For the next one and a half hour, he talked and I talked and I got the full story of his extraordinary life. He was Vankudre Shantaram who was the son of a farmer somewhere in Kolapur, but he was interested in theatre and what he called ‘Moving Images’ by which he meant films. He told me how he had started out as a collie in different units carrying camera and other heavy equipment from one location to another and how he had slowly learnt the basics of filmmaking. He together with some of his colleagues had started ‘Prabhat Studios ’in Kolapur, but they had differences and he came away to Bombay, where he built his own studio in an area called ‘Lalbagh’ which was mostly known as a Mill area. Soon there were Mills all around and the splendid ‘Rajkmal Studio’ standing in all its glory.
In this studio where he made some of his classics like “Padosi, Jhanak Jhanak Payal Baaje, Sehra, Boond Jo Ban Gayee Moti, Do Ankhen Barah Haath, Pinjra, and many others. Every film he made was recognised national and international. The man who had never been to school could now speak perfect English and could mingle around with film legends from all over the world.
He had his own ways of functioning whether it was while shooting or whether it was dealing with the administration of the office. He was the first to start a register which had to be signed by every star and spot boy at 8 in the morning when they were up when the big bell rang. He always believed in reading and practice.
I found it interesting when he told me about how he had thought of making, “Do Ankhen Barah Haath” with Dilip Kumar and in late zone and how when on the day the shooting was still to start, Dilip Kumar did not report in time and how he a non-actor decided to play the role himself. Both the roles in the film are memorable in the history of Indian cinema. He also told me about how he had discovered young actors like Jeetendra, Mumtaz and his own wife Jayashree and the daughter Rajshree. He was proud about his going to London to do his film – Jhanak Jhanak Payal Baaje, film in Technicolor.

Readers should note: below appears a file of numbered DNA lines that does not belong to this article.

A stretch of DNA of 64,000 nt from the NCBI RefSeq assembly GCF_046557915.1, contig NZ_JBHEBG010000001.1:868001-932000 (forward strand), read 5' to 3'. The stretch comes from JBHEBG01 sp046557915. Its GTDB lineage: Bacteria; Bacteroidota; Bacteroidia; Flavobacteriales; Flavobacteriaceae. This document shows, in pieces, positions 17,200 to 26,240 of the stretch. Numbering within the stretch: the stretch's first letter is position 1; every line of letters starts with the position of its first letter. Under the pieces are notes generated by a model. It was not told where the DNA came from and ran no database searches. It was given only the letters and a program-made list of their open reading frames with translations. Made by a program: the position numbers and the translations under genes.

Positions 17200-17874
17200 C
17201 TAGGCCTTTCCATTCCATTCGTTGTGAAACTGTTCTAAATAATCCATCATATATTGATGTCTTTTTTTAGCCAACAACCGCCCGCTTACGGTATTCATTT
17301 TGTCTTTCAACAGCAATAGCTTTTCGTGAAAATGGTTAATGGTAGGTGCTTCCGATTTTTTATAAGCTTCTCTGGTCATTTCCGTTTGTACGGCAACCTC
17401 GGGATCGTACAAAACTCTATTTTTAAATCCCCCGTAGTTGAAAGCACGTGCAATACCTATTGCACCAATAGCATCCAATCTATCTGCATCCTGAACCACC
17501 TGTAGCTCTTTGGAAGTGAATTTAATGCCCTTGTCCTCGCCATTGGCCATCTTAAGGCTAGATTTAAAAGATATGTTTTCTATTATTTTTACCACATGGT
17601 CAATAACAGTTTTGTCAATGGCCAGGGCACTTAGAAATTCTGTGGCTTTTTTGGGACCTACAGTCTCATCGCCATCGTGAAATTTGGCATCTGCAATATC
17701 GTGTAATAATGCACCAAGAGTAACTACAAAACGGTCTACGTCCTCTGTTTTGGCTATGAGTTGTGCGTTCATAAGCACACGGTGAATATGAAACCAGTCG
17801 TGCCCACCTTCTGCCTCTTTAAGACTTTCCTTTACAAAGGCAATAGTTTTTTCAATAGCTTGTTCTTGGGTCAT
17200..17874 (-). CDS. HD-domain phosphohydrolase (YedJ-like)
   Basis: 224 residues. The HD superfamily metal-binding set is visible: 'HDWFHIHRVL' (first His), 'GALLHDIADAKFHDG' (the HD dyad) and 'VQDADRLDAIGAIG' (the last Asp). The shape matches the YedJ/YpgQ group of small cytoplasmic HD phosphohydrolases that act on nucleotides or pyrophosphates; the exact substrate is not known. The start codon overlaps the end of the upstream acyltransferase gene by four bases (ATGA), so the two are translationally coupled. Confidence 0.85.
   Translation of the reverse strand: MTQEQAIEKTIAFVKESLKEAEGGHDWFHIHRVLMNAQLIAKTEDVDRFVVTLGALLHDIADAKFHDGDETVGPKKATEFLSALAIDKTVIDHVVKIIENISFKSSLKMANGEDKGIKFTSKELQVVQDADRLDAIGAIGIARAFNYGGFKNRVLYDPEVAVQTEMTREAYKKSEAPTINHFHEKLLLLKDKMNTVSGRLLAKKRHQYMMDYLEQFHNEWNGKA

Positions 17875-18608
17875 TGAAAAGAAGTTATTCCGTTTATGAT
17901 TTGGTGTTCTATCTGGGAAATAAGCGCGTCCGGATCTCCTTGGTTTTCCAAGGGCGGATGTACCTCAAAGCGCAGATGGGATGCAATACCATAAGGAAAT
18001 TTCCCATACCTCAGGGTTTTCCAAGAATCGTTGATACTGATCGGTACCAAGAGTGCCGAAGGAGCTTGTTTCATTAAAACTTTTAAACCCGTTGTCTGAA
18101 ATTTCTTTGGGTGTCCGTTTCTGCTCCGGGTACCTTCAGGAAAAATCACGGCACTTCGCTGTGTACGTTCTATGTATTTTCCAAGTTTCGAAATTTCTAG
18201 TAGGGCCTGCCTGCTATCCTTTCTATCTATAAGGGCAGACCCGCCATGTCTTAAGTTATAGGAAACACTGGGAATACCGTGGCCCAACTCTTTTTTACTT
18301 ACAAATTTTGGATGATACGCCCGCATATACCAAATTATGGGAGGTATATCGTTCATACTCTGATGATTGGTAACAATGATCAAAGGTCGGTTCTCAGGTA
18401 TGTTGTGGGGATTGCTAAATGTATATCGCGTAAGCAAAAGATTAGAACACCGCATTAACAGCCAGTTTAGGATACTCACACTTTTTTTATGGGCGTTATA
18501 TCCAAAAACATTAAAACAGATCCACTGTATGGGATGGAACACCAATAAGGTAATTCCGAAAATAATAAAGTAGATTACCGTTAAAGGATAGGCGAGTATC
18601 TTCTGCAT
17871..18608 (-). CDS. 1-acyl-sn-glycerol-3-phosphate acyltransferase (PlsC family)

By the time he had finished he told me the entire story of his life, including his personal life and his having 3 wives, many children and grandchildren.
Was all set to leave when the emperor in white stood up and came forward from his throne and shook my hands and said, “I have never spoken to any journalist like this before, but how will you remember all that we have spoken about films in two hours?” I left his questions unanswered and left with a feeling of achievement.
It was Friday and ‘Screen’ was out in the market and believe me I had forgotten that I had written a full page article on Annasaheb as he was known in the industry. I was having my lunch in the office canteen when Mr. Kuntakar came running to me saying, “Ali, Arrey Dimaag Kharab (that’s the name he has given me for being a rebel) Santaram ka phone hai, Santaram ka phone hai.” I did not pay any attention to what he was a saying and continued to nibbling at my oily papad when he came and forcibly took me with him. Till then I was under the impression that it was my driver-friend Shantaram who was calling and thought that he could always call me again. But when I picked up the phone, I was astounded, it was the emperor in white who was on the line and for the next 10 minutes he kept praising me for the way I wrote English, for my memory and for the emotions I had expressed. I could have called it the end of my career that afternoon, but his words of encouragement only kept me going and still does 40 years latter…